Need To Know: What is the Consumer Financial Protection Bureau and Why Should You Care?
Donald Trump and Mick Mulvaney are trying to dismantle the independent consumer protection agency from the inside out.
Published on November 29, 2017

Lead photo via Flickr user Gage Skidmore

Here at MERRY JANE we’re convinced that the world revolves around cannabis. From politics to culture, civil rights to economics, you can find keef dusted across every facet of modern life. But in these increasingly divided times, where natural disasters go damn-near ignored for two months and Twitter fingers have almost literally become trigger fingers, it's become increasingly important to highlight the most pressing news outside of the cannabis space. In a bi-weekly round-up MERRY JANE will break down the stories making waves in media, politics, technology, and culture — keeping you up to date on what’s making our world tick. Here's what you Need To Know.

Since the day that Donald Trump stepped into the Oval Office and took over as leader of the free world, he’s spent the majority of his time either trolling the American public on Twitter, or tailoring the federal government even further towards the favor of gigantic corporations and their billionaire executives.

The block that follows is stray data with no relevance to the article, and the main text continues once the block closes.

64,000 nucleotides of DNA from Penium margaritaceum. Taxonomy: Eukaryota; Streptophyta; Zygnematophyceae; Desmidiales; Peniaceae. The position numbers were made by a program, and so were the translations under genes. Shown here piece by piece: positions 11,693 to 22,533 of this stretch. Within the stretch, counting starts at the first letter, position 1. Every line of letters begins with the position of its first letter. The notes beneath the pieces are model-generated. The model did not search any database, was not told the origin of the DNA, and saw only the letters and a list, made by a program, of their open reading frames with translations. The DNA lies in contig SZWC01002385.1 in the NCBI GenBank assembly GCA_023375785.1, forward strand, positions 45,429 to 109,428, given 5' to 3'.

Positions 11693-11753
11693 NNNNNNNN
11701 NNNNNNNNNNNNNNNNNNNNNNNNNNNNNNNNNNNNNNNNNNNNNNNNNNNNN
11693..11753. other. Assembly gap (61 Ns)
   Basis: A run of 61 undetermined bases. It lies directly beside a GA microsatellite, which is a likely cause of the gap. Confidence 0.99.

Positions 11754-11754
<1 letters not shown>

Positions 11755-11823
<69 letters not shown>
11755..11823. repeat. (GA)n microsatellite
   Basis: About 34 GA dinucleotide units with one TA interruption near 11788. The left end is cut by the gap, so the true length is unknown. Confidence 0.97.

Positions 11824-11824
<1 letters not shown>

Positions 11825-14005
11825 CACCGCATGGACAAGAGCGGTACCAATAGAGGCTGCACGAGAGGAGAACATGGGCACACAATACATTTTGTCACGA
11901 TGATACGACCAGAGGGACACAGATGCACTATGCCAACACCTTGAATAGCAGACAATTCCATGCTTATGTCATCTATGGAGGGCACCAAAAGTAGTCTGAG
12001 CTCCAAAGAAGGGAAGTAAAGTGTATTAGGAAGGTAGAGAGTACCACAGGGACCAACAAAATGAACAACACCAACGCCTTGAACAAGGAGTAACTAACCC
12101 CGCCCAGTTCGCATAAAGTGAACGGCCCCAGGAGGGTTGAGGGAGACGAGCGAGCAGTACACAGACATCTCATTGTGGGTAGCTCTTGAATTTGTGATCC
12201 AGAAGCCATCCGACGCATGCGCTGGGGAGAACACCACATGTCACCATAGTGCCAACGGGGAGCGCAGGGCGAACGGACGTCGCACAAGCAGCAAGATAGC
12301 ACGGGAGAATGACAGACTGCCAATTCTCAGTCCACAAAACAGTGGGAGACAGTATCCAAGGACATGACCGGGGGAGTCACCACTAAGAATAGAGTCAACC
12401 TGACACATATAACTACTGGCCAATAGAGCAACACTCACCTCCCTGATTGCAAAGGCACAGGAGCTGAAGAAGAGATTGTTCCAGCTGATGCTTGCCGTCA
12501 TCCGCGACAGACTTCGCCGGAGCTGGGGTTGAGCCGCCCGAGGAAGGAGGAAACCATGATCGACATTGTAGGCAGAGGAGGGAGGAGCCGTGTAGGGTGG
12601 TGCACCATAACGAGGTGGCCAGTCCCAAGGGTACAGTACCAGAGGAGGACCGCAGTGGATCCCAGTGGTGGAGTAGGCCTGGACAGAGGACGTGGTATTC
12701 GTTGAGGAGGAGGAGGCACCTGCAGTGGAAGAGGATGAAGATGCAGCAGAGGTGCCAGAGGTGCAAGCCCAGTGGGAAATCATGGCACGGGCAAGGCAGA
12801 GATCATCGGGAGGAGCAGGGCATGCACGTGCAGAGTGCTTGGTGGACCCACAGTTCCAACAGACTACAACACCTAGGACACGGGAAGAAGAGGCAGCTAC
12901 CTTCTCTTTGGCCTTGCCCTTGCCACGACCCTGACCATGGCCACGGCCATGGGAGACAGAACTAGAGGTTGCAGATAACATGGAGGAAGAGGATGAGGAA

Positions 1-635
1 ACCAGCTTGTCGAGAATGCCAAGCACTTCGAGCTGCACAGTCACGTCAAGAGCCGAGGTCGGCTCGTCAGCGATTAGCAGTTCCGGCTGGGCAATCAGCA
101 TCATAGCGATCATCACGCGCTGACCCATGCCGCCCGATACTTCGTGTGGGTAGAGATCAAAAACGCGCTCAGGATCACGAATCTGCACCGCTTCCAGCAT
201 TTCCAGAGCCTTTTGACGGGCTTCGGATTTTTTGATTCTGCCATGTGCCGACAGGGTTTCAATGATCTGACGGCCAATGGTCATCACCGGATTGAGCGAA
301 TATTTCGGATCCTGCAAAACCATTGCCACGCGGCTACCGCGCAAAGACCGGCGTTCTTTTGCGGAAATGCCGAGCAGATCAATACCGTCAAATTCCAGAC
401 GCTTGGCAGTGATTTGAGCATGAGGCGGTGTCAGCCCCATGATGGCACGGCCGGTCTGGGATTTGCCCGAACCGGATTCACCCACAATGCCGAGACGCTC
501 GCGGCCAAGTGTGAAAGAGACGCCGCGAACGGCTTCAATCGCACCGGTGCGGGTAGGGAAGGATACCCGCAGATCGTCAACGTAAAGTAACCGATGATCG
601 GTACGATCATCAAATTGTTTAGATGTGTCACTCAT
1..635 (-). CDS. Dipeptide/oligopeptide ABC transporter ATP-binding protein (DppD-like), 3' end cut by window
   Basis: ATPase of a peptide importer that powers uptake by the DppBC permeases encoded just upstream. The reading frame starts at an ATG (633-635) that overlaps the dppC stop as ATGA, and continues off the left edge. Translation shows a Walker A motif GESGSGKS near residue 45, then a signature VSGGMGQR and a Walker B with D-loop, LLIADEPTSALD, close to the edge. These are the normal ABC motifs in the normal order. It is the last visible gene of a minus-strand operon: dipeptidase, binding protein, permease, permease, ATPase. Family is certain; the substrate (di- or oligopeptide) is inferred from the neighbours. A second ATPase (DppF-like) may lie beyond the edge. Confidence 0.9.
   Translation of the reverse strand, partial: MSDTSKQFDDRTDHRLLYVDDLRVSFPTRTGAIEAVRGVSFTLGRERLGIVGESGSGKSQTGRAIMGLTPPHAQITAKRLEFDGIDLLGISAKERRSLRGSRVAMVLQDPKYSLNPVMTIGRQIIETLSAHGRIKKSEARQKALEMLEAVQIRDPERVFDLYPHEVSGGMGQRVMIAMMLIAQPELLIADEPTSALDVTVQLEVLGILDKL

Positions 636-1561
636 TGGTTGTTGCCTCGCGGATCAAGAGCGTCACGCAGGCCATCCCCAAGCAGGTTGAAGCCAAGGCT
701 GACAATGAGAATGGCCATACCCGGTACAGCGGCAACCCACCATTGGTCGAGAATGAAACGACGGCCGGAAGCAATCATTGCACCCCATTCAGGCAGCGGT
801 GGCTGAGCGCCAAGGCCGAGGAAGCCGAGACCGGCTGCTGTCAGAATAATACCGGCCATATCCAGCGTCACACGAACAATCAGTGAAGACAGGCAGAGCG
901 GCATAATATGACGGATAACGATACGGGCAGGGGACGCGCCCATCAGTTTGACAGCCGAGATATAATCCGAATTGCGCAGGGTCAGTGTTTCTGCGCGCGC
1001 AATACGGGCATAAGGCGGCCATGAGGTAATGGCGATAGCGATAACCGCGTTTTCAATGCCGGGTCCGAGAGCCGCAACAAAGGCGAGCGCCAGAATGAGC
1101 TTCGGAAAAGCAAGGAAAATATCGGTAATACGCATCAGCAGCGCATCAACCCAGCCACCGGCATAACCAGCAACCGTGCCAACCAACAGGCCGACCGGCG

So when the president tweeted out “The Consumer Financial Protection Bureau, or CFPB, has been a total disaster as run by the previous Administrations pick. Financial Institutions have been devastated and unable to properly serve the public. We will bring it back to life!” sandwiched in between all caps insults towards Time Magazine and CNN late last week, it understandably flew over the heads of most Americans.

In that foreshadowing, though, Trump regurgitated the same tactic he’s used to try and rip healthcare from the hands of millions of Americans and cut taxes for the wealthy: playing overeager butler for billionaires, under the thinly veiled guise of championing the middle class. Like those other acts of corporate fellatio, Trump is insistent that free market handouts will somehow make their way to everyday consumers a hypothesis long disproven in the decades since Reagan’s original trickle-down plan crashed and burned in the ‘80s.